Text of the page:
A Hong Kong photobook like no other
Hong Kong photographer Paul Yeung, previously featured in our Hong Kong & Taiwan Curation for Angkor Photo Festival 2015, has just launched a crowd-funding campaign for his first photobook Yes Madam, Sorry Ah Sir, a satirical exposition of the Hong Kong Police.
Paul received critical acclaim for The Flower Show and was also a finalist in the 7th Three Shadows Photography Award in 2015. He was a former chairman of the Hong Kong Press Photographers Association (HKPPA), and has received more than 15 awards from The Newspaper Society of Hong Kong and HKPPA. At the Hong Kong Photography Festival 2010, he was selected as one of Fourteen Hong Kong New Generation Photographers.
Yes Madam, Sorry Ah Sir will be published by brownie publishing ltd. (Hong Kong) and will include essays from Lee Wei-i (Taiwan), founder and editor-in-chief of Voices of Photography magazine; Kevin WY Lee (Singapore). Founder of Invisible Photographer Asia (IPA); and Mr. Blues Wong (Hong Kong), photography critic, independent curator and Hong Kong Photography Consultant of Leisure and Cultural Services Department. The book will be designed by Mr. Xu Rui-shen (Taiwan), founder of XUXUGraphic and designer of “Voices of Photography” magazine.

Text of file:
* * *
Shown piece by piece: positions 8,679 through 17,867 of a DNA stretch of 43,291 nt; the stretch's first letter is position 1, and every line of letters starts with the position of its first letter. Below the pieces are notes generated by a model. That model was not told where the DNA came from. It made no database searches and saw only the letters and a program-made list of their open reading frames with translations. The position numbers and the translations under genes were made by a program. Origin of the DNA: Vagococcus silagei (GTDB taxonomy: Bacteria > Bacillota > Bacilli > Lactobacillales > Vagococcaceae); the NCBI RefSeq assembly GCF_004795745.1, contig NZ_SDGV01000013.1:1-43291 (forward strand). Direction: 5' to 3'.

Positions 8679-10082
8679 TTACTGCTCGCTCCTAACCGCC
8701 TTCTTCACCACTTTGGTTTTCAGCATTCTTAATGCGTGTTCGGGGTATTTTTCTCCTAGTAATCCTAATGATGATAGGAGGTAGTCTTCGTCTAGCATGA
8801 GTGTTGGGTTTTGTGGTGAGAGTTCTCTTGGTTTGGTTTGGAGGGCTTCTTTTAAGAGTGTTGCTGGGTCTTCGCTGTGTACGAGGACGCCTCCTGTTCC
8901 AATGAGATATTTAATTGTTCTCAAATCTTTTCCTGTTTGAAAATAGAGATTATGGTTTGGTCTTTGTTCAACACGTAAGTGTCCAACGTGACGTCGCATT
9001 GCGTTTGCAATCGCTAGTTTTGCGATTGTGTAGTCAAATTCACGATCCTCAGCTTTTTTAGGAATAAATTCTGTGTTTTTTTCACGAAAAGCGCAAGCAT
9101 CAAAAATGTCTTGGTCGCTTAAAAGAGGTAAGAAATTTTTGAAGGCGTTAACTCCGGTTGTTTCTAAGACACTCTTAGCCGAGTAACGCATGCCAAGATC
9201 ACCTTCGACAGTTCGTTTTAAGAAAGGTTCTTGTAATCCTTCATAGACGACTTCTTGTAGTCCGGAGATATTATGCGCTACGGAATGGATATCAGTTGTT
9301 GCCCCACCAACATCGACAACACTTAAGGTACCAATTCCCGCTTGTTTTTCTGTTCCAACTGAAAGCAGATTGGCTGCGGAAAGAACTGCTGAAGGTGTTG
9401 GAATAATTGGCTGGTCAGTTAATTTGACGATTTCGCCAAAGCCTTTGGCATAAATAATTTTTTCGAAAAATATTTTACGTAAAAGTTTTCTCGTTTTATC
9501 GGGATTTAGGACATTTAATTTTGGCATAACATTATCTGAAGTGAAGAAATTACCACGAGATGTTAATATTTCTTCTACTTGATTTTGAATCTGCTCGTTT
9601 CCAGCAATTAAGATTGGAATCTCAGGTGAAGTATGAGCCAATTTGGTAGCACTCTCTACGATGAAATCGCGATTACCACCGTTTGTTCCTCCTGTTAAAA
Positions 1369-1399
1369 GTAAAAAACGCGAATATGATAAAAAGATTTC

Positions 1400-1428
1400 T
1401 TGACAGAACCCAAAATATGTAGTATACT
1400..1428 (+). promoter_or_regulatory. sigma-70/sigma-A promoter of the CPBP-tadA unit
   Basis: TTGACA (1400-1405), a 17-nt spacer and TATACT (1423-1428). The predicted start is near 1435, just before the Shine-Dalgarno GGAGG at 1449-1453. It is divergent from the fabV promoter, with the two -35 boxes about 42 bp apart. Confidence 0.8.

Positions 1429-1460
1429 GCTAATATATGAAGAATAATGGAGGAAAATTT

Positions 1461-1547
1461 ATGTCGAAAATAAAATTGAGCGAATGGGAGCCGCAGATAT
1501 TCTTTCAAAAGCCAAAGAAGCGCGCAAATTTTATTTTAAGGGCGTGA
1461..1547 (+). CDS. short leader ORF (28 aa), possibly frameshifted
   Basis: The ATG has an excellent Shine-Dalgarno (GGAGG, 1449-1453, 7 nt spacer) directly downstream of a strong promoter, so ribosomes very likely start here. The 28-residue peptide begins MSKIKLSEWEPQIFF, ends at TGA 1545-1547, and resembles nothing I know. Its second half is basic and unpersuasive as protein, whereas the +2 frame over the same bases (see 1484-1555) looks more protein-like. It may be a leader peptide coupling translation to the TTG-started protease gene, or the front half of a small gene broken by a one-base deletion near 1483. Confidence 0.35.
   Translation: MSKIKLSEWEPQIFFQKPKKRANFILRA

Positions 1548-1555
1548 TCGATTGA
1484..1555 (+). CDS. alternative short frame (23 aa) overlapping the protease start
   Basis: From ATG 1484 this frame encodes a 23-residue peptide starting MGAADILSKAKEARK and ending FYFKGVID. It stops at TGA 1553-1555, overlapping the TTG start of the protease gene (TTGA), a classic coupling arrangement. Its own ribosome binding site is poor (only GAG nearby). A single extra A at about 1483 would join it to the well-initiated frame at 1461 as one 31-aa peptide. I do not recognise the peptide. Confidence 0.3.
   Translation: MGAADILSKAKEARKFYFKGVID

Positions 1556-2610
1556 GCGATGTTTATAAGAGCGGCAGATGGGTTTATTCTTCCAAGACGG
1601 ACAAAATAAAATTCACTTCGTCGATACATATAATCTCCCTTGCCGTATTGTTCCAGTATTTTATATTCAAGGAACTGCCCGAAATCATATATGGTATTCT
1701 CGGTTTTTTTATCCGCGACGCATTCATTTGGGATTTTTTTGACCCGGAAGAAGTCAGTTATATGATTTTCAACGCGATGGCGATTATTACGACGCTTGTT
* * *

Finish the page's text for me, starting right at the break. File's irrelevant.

Paul’s crowd-funding campaign has on offer some novel rewards and a hilarious pitch video (below).
Paul Yeung introduces his debut book: “Yes Madam, Sorry Ah Sir will be my first photobook. I hope to raise sufficient funds to publish this distinctive compilation of photos.
A friend said I should publish such a controversial material as soon as possible because authorities might clamp down on creative freedom in the future – it could be an offence in Macau to film and photograph the police without authorization. I don’t think my speech freedom is very restricted now, but I agree that the future is rather bleak. In fact, we have already faced unforeseen difficulties when approaching companies to print and bind this photobook.
At first, we wanted to publish the photobook in hardcover. But we had to drop the plan because it was impossible to persuade printers on the mainland to handle books on this subject. We have tried to reach out to local printers, but they also shy away from political work. That’s why we resorted to printing the photobook in Taiwan and have it delivered to Hong Kong, even though the production cost will inevitably soar.
The idea of documenting the police at work with my camera was born amidst waves of protests against building a high-speed railway to Guangzhou. As a photojournalist, I was curious how a day in life as a police officer looked like at a time when the government and the police have become increasingly sensitive towards rallies, authorities kept demonstrators under close surveillance and deployed excess forces to maintain law and order. Did the officers understand what they are doing? Why is this occupation so under-studied? What is our impression of the police force?”
Crowd-funding Page in English:
Crowd-funding Page in Chinese: